Complete the Goal Planning Worksheet to give you an idea of your different goals, when you hope to achieve them and how much they are likely to cost.

Step 4: Assess where you are

If you have completed the three worksheets you have a much better view of your financial position than most Australians. The output of these three worksheets should give you everything that you need to assess how you are tracking against your goals, the level of investment risk that you need to take to meet your goals and any lifestyle changes you may need to make to ensure you reach your long-term goals.

 

Calculate required rate of return

“Hope is not a strategy.” – Rudolph Giuliani

Using the required rate of return calculator, you can calculate what you need to earn to meet your goals. Try it on Morningstar Investor.

While past market performance may not be replicated in the future, if the return that you need to achieve your goals is dramatically higher than the all stock portfolio (9.4 per cent annually) it might be time to revisit your goals. You can either delay the timing of your goals, save more money or find cheaper goals. Go back to the Goal Planning Worksheet and the Personal Cash Flow Statement and try some different saving and goal scenarios.

 

Select asset allocation target

“On average, 90 per cent of the variability of returns and 100 per cent of the absolute level of return is explained by asset allocation.” – Roger Ibbotson

 

What is an asset class?

An asset class is a group of securities that have common characteristics that are distinct from other asset classes. These common characteristics refer to the underlying economic drivers of cash flows as well as how the asset is expected to behave in different market environments. Asset classes are traditionally divided into ‘income’ or ‘defensive’ assets, and ‘growth’ assets. Generally speaking, ‘growth’ asset classes, such as equities, property and infrastructure, are assumed to achieve higher returns on average than defensive assets. However, growth assets tend to have wider possible variation around that average. Conversely, ‘defensive’ asset classes, like cash and bonds, are assumed to have lower average returns than equities, but with less variation.

What is a portfolio and why does it matter?

A portfolio is simply a range of assets that are held by an individual or organisation. These assets can be individual securities such as stocks and bonds or professionally run collective investment vehicles such as managed funds, LICs or ETFs. In addition to financial assets an investment portfolio can contain real estate investments, direct investments in businesses, direct loans or even esoteric assets such as investments in wine.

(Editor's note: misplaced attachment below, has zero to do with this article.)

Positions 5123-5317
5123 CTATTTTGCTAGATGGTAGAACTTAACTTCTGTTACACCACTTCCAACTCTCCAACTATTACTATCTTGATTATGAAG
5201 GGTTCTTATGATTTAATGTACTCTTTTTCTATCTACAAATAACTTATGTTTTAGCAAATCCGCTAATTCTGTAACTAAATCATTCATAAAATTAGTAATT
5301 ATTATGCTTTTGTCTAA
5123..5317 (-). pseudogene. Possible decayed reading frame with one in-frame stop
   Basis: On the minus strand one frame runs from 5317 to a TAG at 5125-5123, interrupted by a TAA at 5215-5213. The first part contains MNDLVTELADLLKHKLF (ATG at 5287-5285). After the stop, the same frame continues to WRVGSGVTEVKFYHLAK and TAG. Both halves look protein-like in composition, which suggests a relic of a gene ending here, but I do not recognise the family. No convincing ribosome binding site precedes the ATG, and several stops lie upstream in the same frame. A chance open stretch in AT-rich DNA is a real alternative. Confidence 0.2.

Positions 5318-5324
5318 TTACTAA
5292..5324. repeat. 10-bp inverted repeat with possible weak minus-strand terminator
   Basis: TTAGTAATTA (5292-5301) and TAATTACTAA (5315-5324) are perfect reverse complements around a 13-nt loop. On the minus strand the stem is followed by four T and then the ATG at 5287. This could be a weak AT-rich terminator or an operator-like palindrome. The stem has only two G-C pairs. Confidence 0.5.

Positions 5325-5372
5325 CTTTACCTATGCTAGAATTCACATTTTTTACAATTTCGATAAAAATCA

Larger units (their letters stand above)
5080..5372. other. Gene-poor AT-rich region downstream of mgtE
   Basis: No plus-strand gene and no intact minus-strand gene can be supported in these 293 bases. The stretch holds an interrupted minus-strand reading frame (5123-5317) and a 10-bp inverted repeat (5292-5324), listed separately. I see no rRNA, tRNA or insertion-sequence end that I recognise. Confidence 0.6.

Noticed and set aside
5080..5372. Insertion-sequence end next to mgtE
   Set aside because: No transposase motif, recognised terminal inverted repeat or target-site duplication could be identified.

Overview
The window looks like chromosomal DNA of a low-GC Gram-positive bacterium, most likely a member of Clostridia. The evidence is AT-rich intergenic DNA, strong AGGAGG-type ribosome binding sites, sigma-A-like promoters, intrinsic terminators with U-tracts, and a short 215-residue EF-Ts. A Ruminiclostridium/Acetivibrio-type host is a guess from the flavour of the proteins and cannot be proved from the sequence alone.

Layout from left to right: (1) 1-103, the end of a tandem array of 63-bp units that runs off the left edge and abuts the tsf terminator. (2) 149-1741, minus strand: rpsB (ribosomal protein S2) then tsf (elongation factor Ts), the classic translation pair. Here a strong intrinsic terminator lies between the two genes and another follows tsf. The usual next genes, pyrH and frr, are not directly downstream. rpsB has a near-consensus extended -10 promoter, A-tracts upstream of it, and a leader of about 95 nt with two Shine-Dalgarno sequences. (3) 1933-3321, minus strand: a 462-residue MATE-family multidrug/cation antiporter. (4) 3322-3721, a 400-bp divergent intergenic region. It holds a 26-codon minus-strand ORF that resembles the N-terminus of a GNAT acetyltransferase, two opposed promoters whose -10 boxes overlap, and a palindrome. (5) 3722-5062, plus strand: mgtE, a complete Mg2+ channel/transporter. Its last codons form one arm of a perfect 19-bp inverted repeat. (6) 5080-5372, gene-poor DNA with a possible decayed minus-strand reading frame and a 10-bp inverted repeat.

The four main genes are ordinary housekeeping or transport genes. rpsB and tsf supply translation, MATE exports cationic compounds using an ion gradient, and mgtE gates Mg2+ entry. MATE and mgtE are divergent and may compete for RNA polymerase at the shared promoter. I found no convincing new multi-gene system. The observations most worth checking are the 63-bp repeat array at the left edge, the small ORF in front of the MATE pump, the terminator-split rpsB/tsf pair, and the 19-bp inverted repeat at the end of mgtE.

Each of these individual assets that are placed in a portfolio have their own sources of risk and drivers of returns. We can break them down into those that are directly related to the individual security and those that are related to macro events. In the case of a single stock holding an example of the individual security level driver is a decision made by management while macro drivers would include the direction of the overall economy and decisions made by local and global political leaders.

It is this web of influences on the returns of these individual investments that will determine how your overall portfolio performs and more importantly will determine if you meet your individual financial goals for you and your family.

What drives portfolio performance?

There are two underlying drivers of how your portfolio performs. Top of mind for many individual investors is returns generated from security selection decisions. Less widely considered is the component of returns that can be attributed to asset allocation decisions. This emphasis on stock picking intuitively aligns with how many people see investing. Our minds like compelling stories—stories about companies, strategies and managers. These stories can help us tune out overwhelming details and make us more comfortable. Asset allocation decisions are never going to capture the imagination of the public. However, this foundational building block of portfolio construction is far more critical to the overall success of an investor. In the famous Brinson study first published in 1986, over 90 per cent of overall investment returns could be attributed to asset allocation decisions. While the exact proportion of returns that can be attributed to asset allocation decisions has varied across studies, it’s indisputable that it is large and too big to ignore for any investor.